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A Spiritually Enlightening Online Magazine. March's Theme: "Movement"
Volume 3 Issue 3 ISSN# 1708-3265
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What Animals Teach Us About Movement
by Jean Hofve, DVM

Movement is a fundamental principle of life. Everything moves at its most basic atomic level; everything is imbued with life.

Animals know how to move! In their natural state, animals are almost constantly moving around. Horses and other grazers move slowly through an area, taking their time but rarely stopping. Wild canids, such as foxes, coyotes, and wolves, cover mile after mile at a relaxed trot. Wild cats glide silently through the night searching for prey. Birds spend their days foraging or hunting, always on the alert and ready to fly off the instant they sense danger.

Grace is an attribute of animal movement. Animals take their time. Think about how your cat or dog stretches luxuriously upon arising. Rarely is there need for hurry. Our movements can be as relaxed and peaceful as a contented cat's when we remember to ground ourselves and connect to Source. Then we understand the perfection of life, and we can flow gracefully with it instead of futilely fighting against it.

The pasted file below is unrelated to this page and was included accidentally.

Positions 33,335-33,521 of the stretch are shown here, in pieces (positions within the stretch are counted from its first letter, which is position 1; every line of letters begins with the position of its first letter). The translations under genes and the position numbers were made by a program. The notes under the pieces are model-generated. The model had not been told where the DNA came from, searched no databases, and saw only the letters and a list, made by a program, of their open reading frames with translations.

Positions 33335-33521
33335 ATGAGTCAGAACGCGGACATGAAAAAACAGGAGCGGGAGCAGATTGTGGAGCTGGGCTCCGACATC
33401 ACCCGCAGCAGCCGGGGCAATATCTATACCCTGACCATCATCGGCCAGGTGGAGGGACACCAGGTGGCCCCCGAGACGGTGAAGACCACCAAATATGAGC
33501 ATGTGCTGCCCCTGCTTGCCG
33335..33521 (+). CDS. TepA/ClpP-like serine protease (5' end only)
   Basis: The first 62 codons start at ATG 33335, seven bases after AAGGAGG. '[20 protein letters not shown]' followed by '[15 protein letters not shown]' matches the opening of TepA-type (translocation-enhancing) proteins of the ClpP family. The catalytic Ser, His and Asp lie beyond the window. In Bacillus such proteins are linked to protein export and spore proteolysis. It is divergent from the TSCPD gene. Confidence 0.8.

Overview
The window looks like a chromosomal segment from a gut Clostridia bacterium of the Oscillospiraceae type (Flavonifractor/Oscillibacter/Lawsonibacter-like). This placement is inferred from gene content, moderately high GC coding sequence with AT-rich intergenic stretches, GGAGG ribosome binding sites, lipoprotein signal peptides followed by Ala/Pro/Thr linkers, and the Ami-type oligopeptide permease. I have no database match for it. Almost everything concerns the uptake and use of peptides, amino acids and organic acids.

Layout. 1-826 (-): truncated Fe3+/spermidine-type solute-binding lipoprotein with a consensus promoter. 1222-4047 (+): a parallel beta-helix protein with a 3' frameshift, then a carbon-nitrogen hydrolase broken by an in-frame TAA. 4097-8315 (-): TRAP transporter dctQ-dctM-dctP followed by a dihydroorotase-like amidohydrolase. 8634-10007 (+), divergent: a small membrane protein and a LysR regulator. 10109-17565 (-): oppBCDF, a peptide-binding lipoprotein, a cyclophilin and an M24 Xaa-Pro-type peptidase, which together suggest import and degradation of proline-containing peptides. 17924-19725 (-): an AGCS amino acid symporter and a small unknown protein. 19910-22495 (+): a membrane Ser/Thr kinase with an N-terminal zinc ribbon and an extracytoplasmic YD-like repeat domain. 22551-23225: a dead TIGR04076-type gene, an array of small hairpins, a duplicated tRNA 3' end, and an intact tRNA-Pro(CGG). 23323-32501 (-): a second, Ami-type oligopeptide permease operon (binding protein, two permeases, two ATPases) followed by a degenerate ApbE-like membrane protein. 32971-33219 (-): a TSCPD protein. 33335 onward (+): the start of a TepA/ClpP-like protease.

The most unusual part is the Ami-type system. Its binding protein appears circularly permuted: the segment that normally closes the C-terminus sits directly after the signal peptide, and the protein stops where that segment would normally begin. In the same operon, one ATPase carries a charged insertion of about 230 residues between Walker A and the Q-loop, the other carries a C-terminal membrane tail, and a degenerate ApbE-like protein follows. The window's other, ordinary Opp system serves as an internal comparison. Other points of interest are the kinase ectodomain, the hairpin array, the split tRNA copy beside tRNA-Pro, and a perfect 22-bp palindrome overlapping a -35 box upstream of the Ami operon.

Purpose is another attribute of animal movement. Animals don't just wander aimlessly from room to room, or restlessly tap their paws, or toss and turn in bed. A dog who is seemingly wandering erratically through the park is keenly following various scent trails; he's essentially "reading the newspaper." There is a goal or purpose behind every movement an animal makes.

Animals communicate through movement. Without language, animals have developed amazingly complex methods of communicating with their bodies. Consider the strutting and colourful mating dances of the grouse and peacock; the bee's precise flight pattern which tells other workers where the best nectar can be found; and the thirty tiny muscles which position a cat's ears not only to hear better, but to indicate its mood. Many mammals have even developed malleable facial expressions. Some dogs have even learned to smile! People, too, display body language, but usually without conscious intent, and not always successfully. Animals teach us to pay attention, and move with intention; nowhere is this more important than in the messages we send and receive through the movement of our faces, hands, and bodies.

We can make our movements as effortless and lovely as the animals by remembering we, too, are animals, and this way of interacting with the world is our birthright as well as theirs. Let us concentrate on making our movements graceful, purposeful, and natural by listening to the instincts we may have forgotten, but have never really left us.

Dr. Jean Hofve has been a holistic veterinarian for more than 9 years. She founded SpiritEssence in 1995, which remains the only line of essence formulas for animals created by a veterinarian. Dr. Hofve does health, nutrition, and behavior consultations through www.littlebigcat.com.

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